According to a news release by the Australian Energy Market Commission last week (April 19), the COAG Energy Council has asked the AEMC to directly inform the energy ministers’ own priorities and work program.
This new process – agreed to in the tax deal with the Nick Xenophon Party – will replace the AEMC’s previous biennial strategic priority reviews. The advice will include a high level analysis of major challenges, risks and opportunities. The scope covers issues arising in all parts of the energy sector, including matters relating to electricity, gas and energy retailing.
The AEMC states that effective and active leadership by COAG is critical to:
If the AEMC is the chief advisor to COAG, we need some metrics to define the success or failure of that advice. Those KPIs won’t be found in whether individual rule changes are subject to judicial review, or even whether they are started and completed in a timely fashion.
No, the test is much stronger than that.
The actual KPIs for the AEMC are found in the 2016 Annual Report and we note that:
- 70 per cent of stakeholders rated performance at 7 or more out of 10 in 2016 compared to 61% in 2013.
- 68 per cent of rule changes were completed without time extension. Or to put it another way, one-third of rule changes couldn’t be completed within the initial time budget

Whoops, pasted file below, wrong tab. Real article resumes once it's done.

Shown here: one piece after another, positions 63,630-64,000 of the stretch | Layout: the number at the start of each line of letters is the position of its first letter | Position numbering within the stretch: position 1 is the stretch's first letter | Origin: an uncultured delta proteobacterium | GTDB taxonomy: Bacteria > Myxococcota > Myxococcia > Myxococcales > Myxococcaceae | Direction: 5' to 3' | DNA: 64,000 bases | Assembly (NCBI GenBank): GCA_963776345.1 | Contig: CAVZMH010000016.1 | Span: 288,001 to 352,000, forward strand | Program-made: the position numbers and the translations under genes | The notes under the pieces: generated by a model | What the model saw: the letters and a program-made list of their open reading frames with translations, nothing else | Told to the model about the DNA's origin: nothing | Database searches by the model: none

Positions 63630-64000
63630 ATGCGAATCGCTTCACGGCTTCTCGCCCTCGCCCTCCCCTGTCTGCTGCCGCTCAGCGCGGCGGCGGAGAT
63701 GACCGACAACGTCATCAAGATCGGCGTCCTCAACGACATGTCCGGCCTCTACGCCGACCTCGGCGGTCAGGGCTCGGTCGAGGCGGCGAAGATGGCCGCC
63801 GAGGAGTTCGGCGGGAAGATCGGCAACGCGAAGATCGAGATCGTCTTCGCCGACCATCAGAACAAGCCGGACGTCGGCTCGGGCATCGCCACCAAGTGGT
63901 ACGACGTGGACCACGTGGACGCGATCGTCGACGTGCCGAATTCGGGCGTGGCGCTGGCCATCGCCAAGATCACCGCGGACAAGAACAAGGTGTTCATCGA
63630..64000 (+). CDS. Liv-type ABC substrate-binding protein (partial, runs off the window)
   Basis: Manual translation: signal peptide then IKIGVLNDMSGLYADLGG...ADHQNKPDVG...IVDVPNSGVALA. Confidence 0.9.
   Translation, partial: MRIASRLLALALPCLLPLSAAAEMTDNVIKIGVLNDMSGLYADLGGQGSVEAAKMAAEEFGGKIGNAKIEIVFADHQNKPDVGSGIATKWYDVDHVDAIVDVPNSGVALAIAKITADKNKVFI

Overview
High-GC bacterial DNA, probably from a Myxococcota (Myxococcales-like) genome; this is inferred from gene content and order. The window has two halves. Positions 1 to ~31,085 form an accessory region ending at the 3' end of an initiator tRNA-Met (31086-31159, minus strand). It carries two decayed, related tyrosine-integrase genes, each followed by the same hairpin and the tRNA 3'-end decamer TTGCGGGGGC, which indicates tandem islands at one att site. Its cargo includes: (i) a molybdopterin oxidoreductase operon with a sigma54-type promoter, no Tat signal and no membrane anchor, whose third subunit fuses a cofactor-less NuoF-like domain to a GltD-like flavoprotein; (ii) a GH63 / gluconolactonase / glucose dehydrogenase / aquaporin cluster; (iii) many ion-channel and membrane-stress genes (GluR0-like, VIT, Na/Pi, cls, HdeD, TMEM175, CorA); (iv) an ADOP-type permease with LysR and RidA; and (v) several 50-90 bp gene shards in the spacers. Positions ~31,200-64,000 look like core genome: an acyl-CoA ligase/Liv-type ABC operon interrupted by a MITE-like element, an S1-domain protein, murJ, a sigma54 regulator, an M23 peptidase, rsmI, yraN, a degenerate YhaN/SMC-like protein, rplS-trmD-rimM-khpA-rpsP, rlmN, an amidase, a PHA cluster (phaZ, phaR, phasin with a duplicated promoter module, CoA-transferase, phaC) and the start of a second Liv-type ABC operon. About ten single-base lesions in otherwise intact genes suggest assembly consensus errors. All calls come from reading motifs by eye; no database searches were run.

- 53 per cent of rule changes required more than four months to initiate an improvement on 17% started within four months in 2015.
So your author seems to be in the 30 per cent of its own stakeholders who find the AEMC’s performance on the less satisfactory side – and I wasn’t even surveyed. The fundamental problem can be found in the Chairman John Pierce’s message in the 2016 annual report.
But this is not the mission that the AEMC sets for itself with the advice it provides to COAG. More importantly, we don’t think that the AEMC really takes to heart what stakeholders want.
Our view is that recent events have provided evidence that suggests management and governance of the NEM is poor. There is faction ridden governance, but little management.
There is not much of a market: 50 per cent of the electricity price is driven by monopoly wires and poles regulation, where a price determination for NSW started in 2014 has still not concluded. The other 50 per cent is driven by a vertically integrated oligopoly. Measures of market concentration are increasing. It’s the same in gas.
So, if a KPI for the AEMC was “timely rule making”, “proactive rather than reactive rule making”, “providing an adequate, open source, model of the NEM that incorporates distributed electricity”, “providing big picture analysis of the effectiveness of the structure of the system;” we would suggest there is quite a lot of evidence of failure on the part of the AEMC.
It’s one thing to be a critic, and it’s another to have a go and let others make their own criticism. In that spirit we offer up some KPIs that might serve as a starting point for the AEMC to measure its performance by.